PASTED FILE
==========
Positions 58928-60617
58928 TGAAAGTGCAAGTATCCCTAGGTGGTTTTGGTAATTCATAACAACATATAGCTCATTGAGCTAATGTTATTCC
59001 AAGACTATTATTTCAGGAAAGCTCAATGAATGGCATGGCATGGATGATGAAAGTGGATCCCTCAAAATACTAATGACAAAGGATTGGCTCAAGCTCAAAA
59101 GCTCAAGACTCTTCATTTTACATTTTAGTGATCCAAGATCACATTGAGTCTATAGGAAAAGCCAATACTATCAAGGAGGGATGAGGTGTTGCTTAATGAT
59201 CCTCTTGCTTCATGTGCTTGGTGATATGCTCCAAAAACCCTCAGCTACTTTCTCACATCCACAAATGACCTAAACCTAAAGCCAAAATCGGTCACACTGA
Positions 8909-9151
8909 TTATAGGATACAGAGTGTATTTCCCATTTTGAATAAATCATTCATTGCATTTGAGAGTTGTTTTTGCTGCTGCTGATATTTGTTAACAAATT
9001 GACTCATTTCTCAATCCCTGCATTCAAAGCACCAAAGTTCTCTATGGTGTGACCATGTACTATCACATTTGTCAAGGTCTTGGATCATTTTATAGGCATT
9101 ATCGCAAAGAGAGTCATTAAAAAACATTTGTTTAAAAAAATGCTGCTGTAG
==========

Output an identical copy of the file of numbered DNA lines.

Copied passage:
Positions 58928-60617
58928 TGAAAGTGCAAGTATCCCTAGGTGGTTTTGGTAATTCATAACAACATATAGCTCATTGAGCTAATGTTATTCC
59001 AAGACTATTATTTCAGGAAAGCTCAATGAATGGCATGGCATGGATGATGAAAGTGGATCCCTCAAAATACTAATGACAAAGGATTGGCTCAAGCTCAAAA
59101 GCTCAAGACTCTTCATTTTACATTTTAGTGATCCAAGATCACATTGAGTCTATAGGAAAAGCCAATACTATCAAGGAGGGATGAGGTGTTGCTTAATGAT
59201 CCTCTTGCTTCATGTGCTTGGTGATATGCTCCAAAAACCCTCAGCTACTTTCTCACATCCACAAATGACCTAAACCTAAAGCCAAAATCGGTCACACTGA
Positions 8909-9151
8909 TTATAGGATACAGAGTGTATTTCCCATTTTGAATAAATCATTCATTGCATTTGAGAGTTGTTTTTGCTGCTGCTGATATTTGTTAACAAATT
9001 GACTCATTTCTCAATCCCTGCATTCAAAGCACCAAAGTTCTCTATGGTGTGACCATGTACTATCACATTTGTCAAGGTCTTGGATCATTTTATAGGCATT
9101 ATCGCAAAGAGAGTCATTAAAAAACATTTGTTTAAAAAAATGCTGCTGTAG